The Reality of Starting to Learn Violin, Viola, Cello, or Double Bass as an Adult
I have heard and read people claiming that adults struggle when they start learning violin, viola, cello, or double bass because children can learn faster and adults can’t learn new things as easily. I disagree with this based on my experiences with teaching both children and adults over the years. However, quite a few of the adults that start learning an instrument end up quitting in the first year for many reasons. I want to support anyone who is learning violin, viola, cello, or bass, so I want you to know about, and plan for some of the pitfalls that adult beginners face. Starting to learn a string instrument as an adult won't be a good choice for everyone, but the following considerations can help you to decide whether to begin and give you a much better chance for success.
Its About the Practice Time!
I believe adults can learn faster than children in general, but that’s not what matters most. It really comes down to practice. A child is often forced to practice regularly by the parents, and as a result they make fairly consistent progress. Parents who spent money on the instrument and lessons expect to see some progress for that hard-earned money. With studio recitals and orchestra concerts to prepare for, the student also has lots of short-term goals laid out for them and they practice to prepare for those events. This is not to say that forcing someone to practice an instrument is the best way to learn. I believe that having internal motivation and a passion for the art form results in the best outcomes, but just putting in practice time for whatever reason is going to get better results than not practicing.
Adults often don’t hold themselves to the same practicing standard that they demand of children. Even though they are spending their own money, they often let a few days of practicing slide here and there, which then becomes the norm. With too much time between practice sessions, the body doesn’t get the kind of repetitive training at frequent intervals that it needs to start to internalize the subtle motions needed for high quality music performance. Each practice session will feel like starting over again rather than building on the previous practice.
To have a legitimate chance at progressing sufficiently on a violin, viola, cello, or double bass, you have to commit some time to practicing on a regular basis. If your life is so hectic that you will only be able to practice a little bit every three or four days, I would suggest not starting. Its going to be extremely hard to make progress that you will be happy with. At a bare minimum, you should be practicing every other day for about a half hour. Practicing every day is ideal, but it is often not possible given work and family obligations as well as other important activities you may have. If possible, pick up the instrument and play for even just ten minutes on a busy day to give the muscles that repetitive experience of the motions they need to make.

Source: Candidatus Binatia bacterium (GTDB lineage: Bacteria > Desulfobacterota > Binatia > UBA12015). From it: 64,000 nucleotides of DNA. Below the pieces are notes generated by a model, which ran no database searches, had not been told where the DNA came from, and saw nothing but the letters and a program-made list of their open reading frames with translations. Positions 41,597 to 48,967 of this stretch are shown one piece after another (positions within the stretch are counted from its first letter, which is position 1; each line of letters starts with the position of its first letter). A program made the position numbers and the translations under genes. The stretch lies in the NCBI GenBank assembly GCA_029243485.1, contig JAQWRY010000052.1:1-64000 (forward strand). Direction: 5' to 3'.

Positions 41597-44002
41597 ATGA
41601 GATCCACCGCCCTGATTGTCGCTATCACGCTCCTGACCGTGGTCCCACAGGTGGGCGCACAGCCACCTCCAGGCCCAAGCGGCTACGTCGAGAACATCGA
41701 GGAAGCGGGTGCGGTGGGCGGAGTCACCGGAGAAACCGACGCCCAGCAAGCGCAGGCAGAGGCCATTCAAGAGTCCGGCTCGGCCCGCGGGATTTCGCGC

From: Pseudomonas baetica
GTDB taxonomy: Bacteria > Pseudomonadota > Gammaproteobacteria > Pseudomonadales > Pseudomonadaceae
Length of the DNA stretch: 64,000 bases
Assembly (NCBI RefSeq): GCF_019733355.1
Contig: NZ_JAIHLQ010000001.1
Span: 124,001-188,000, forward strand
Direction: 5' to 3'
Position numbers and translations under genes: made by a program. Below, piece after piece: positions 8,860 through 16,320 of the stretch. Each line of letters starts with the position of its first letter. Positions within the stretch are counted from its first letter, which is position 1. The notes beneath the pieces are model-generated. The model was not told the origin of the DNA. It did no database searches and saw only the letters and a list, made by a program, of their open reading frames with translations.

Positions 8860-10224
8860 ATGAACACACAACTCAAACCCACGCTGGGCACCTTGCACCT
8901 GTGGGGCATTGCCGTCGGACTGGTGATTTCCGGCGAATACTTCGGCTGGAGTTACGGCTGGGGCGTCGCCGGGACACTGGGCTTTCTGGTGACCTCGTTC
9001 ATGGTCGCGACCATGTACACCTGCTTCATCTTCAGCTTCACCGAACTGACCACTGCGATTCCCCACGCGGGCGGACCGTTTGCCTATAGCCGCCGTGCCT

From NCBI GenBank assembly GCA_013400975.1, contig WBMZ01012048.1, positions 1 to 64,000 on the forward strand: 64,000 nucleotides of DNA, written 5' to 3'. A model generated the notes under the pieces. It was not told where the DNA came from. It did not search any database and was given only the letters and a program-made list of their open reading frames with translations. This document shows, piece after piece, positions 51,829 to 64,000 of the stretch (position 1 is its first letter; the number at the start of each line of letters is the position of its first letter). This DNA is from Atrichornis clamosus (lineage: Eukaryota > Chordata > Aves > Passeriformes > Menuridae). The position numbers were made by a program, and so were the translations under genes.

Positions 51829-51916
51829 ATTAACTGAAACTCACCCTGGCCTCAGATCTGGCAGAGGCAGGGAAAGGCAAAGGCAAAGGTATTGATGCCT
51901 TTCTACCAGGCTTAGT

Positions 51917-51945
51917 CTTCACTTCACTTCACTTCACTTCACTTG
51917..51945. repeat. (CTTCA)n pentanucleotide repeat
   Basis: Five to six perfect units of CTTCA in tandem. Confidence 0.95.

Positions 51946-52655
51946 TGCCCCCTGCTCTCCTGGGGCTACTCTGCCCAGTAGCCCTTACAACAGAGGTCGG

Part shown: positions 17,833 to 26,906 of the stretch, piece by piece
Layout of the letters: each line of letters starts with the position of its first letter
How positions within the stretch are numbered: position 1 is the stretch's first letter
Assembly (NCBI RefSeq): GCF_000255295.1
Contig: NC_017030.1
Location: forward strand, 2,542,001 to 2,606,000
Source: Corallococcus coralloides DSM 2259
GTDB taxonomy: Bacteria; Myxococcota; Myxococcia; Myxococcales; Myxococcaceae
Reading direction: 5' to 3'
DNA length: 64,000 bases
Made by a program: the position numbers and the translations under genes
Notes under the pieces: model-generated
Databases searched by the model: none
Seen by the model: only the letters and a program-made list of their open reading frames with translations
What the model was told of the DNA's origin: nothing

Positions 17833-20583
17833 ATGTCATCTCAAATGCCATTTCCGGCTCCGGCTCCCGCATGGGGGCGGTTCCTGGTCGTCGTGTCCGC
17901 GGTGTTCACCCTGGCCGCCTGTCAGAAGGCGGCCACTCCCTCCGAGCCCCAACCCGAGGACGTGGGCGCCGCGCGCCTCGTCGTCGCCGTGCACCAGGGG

Understand the Challenge
You also need to have reasonable expectations about your progress so you don’t get upset at how long it is taking. Developing skills on a string instrument is a very long process because a high level of precision and fine motor control is demanded even for fairly simple music. If the bow is just slightly too close to the bridge, a terrible scratching sound will occur. If the finger is just a quarter inch away from where it is supposed to be, the note will be way out of tune. Understanding that it may take over a year before you are excited to show others what you have learned on the violin, viola, cello, or double bass can help you to enjoy the process and not feel like you are a failure or just don’t have the musical ability. This is totally normal. There are no short cuts to developing this sophistication of fine motor skills and if you try to short cut the process, you will actually harm your progress.
On the other hand, if you are practicing daily for an hour and you are taking hour-long lessons with a prestigious teacher, you should progress much faster than this. However, I haven’t found any adult students who have that kind of time and money to dedicate to their hobby, so I’m assuming most of the readers of this article are more like the half-hour-every-other-day type of student. Please keep in mind that the years it may take to build your skills are just an investment that should last a lifetime. Once you have the skill, you can play the instrument for the rest of your life, provided you keep playing and don’t let your instrument collect dust.
"I'm Busy and Impatient! What Should I Do?"
If you don’t have this kind of time, or you are too impatient to wait the long time it takes to sound good on a string instrument, but you really want to learn an instrument, I’d advise you to play piano, guitar, or ukulele. Not that these are “easy instruments” but they all make a reasonably nice sound from day one. With a bowed string instrument, it will take a long time until you can make a nice sound with the bow all the way through a piece of music. The piano, guitar, and ukulele are very forgiving in this respect, so its easier to make beautiful sounds early in the learning process.
If you have the discipline to practice regularly, have reasonable expectations about your progress, and you have fun with the process of learning a great art form, then learning a string instrument as an adult can be an exciting and rewarding life-long experience. I encourage you to check your schedule to block out practice time, check your budget to get a good quality beginner instrument and good instruction, and get started!